Veneer glue up failure

tvrgeek

tvrgeek
User
First few pieces worked OK. Last one was a total failure in it did not bond. The glue was just a little thinner than before. Was that the cause? Doing another piece now thicker. Vacuum was only on for about 6 hours as I did not think I trust the cheap pump to run unattended all night.

Using the DAP powered resin glue. Not the brand suggested buy I could get a reasonable quantity for the project.
 

Phil S

Board of Directors, President
Phil Soper
Staff member
Corporate Member
I have some epoxy left overs you can use up Plus I have a vacuum pump you can use, designed for continual duty. I am in NE Raleigh
 

tvrgeek

tvrgeek
User
For now, working with what I have. I would not be surprised if I wind up starting over. I probably should get a supply of West anyway. I made the mistake of not moving a lot of my chemicals when I came down here. Now I find that was a big mistake. I should be able to get a good 10 hours of clamp time today. Don;t want to blame the tools and materials when it is probably operator error!

The test piece I did with big-box 5 minute had bleed through. It would be fine making the cold form, but not for the veneer. Of course, if I could afford veneer that was not almost transparent, it would be easier. If I start again, I will investigate that route. I have just enough off the roll I can redo the piece that did not stick. More than that, back to the Hardwood Store for some decent ply.
 

Bernhard

Bernhard
User
Not sure what you are veneering, so this may not be applicable...
For regular raw veneer I use about 45 - 60 min clamp (=vacuum) time. For wood veneers I find it much easier to use pre-mixed glue ; I use Joe Woodworkers Better Bond (Veneer Glues & Adhesives: A "Sticky" Category) and I never had a failure.
Bleeding may be caused by thin and slow setting glue in addition to porous veneer. Also too long of a clamping time may worsen bleeding: Vacuum pressing works well for pressure and initial set, but is very inefficient to remove the additional water. The generally longer open time of resin glue makes it a bit worse in my hands.
Lastly -at least for wood- I'd stay away from epoxy; imho it will make bleeding worse, finishing can be a nightmare, it is expensive and clean-up is a mess. The fumes also don't help with the longevity of the pump.

Bernhard
 

tvrgeek

tvrgeek
User
The DAP feno-resin glue takes about 6 hours to get firm enough to release the clamps for veneer. To get really hard, overnight. My mistake seems to have been mixing it too thin Did a much thicker batch for the next one and it worked fine.

Of course, this super thin veneer is porous . ( Walnut over plywood. ) I would think continuous vacuum would greatly assist with removing moisture. Lower pressure, greater evaporation.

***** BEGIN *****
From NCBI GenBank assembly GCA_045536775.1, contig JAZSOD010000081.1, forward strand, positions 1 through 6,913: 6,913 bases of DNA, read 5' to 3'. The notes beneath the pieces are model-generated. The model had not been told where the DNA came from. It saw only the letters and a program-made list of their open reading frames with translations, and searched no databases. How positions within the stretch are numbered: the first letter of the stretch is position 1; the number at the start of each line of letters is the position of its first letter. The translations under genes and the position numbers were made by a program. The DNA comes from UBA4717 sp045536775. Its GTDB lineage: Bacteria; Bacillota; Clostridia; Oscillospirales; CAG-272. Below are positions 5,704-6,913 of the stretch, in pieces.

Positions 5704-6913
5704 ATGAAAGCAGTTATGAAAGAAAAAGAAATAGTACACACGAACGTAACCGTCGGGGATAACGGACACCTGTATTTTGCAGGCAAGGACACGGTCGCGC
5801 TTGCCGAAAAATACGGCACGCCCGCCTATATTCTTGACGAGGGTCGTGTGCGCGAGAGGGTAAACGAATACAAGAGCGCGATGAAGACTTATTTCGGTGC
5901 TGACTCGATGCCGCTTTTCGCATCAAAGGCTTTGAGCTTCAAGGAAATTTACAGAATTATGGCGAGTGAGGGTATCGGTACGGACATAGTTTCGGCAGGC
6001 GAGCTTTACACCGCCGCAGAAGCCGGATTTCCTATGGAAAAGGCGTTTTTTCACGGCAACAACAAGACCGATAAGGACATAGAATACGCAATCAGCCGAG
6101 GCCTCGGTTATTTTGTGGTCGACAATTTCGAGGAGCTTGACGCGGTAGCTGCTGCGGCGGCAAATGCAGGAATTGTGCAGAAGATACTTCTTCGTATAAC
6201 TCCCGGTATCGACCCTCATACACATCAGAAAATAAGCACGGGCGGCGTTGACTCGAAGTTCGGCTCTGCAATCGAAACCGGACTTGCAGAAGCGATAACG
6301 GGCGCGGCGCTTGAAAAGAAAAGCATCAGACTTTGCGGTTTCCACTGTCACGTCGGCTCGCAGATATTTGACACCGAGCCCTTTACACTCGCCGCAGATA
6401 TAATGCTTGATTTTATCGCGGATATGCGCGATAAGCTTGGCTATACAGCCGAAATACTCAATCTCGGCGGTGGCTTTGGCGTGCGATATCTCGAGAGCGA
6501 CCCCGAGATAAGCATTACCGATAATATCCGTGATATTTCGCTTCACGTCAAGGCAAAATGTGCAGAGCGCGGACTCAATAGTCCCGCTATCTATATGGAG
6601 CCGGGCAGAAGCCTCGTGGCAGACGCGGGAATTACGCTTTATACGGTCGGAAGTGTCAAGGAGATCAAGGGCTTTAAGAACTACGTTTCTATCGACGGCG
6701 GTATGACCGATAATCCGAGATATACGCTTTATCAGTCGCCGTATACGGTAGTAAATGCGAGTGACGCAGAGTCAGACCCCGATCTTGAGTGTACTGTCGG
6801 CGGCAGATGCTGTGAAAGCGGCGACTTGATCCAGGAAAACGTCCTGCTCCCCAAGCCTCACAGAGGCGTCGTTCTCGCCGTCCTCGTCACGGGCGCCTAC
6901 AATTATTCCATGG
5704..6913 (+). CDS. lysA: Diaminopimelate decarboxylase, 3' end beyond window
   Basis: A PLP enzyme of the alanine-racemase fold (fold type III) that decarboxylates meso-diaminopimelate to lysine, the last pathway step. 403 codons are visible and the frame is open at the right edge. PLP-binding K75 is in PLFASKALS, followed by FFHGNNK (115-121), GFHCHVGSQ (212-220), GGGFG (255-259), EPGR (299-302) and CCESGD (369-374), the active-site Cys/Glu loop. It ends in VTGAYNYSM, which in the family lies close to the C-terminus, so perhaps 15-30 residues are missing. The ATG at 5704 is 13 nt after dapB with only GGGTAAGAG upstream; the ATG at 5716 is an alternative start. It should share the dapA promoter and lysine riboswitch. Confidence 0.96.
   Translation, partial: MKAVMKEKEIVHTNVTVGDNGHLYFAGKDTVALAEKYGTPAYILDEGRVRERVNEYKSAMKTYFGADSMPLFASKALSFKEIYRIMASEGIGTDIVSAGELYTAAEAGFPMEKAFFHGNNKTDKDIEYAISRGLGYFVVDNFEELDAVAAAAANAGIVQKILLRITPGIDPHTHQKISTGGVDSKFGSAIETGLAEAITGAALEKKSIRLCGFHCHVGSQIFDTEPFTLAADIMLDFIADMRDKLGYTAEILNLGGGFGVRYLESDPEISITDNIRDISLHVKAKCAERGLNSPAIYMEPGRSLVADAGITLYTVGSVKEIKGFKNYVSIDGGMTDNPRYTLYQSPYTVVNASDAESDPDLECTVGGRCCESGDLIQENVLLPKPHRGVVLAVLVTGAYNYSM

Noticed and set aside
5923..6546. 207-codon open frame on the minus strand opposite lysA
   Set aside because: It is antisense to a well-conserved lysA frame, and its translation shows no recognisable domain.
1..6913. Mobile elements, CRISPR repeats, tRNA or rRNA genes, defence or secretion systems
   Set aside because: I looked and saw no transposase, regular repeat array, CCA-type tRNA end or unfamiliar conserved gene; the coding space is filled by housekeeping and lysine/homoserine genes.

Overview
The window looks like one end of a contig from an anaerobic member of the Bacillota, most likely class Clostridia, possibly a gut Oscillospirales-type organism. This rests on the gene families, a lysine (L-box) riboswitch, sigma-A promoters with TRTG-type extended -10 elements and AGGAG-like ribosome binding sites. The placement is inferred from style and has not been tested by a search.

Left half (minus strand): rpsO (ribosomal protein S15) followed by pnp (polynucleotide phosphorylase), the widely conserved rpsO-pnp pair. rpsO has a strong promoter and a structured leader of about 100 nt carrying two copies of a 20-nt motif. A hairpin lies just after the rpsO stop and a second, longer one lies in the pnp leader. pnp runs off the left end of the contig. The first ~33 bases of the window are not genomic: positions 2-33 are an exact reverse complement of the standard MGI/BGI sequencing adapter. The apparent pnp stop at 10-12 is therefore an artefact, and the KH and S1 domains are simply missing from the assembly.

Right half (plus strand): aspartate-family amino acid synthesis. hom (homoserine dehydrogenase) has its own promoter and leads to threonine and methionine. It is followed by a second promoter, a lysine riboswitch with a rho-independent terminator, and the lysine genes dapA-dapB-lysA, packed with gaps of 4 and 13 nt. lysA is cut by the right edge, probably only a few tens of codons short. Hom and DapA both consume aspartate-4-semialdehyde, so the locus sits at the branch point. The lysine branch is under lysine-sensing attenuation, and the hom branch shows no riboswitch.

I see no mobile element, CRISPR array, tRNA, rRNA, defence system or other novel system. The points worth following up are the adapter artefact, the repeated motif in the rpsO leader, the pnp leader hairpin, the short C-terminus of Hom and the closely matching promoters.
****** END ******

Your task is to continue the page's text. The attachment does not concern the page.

All those magic veneer glues in the link are for "normal" environments. My use is inside a car, so temps from sub zero to 135 or higher and humidity from zip to 100%. A hostile environment that can make almost anything that is not a chemical reaction let go. 3M supper 99 spray? Yea, it gives up too.
 

danmart77

Dan
Corporate Member
The DAP feno-resin glue takes about 6 hours to get firm enough to release the clamps for veneer. To get really hard, overnight. My mistake seems to have been mixing it too thin Did a much thicker batch for the next one and it worked fine.

Of course, this super thin veneer is porous . ( Walnut over plywood. ) I would think continuous vacuum would greatly assist with removing moisture. Lower pressure, greater evaporation.

All those magic veneer glues in the link are for "normal" environments. My use is inside a car, so temps from sub zero to 135 or higher and humidity from zip to 100%. A hostile environment that can make almost anything that is not a chemical reaction let go. 3M supper 99 spray? Yea, it gives up too.
Its funny thinking about what you are considering when you choose glue. I have a 1950 MGTD and I had an older Morgan Plus 4 with wooden dash features. By the way they were both fancy burl veneers applied with hide glue. That's all they had back then.
 

tvrgeek

tvrgeek
User
Thinking back. I think my +4 had a solid wood dash. Factory, they were not burl. Would have been hard to do the radius for the glove box in veneer. OK, Bentely perfected doing that somehow. Not sure how, but I think they use a steam press or something.

Anyway, read an analysis of all the various glues, how they hold up with stress, temperature and moisture. I can see a big advantage to hide for furniture. It does not creep, so that is good, but it's resistance to moisture is not that great and it's bond strength is not that great. Another project is a new center channel speaker cabinet. Might give hide a try there. It will be a single curve, not like all my previous cabinets. Last couple came out better. Maybe too thick last time as it left small ripples, but within sanding thickness. One piece in the bag now, and then the big instrument cluster.

I see new liquid hide glues, but reading, it sounds like the behave more like PVA.

They had newer glues as the floors and bulkhead were plywood in the +4. I assume Formaldehyde based. Even epoxy was invented in the '30s. Of course other glues were used for plywood as it goes back to Egypt BC. Hide glue fails @ 140, so marginal inside a closed car. I figure is is that harsh as some of the factory glue had failed.
 

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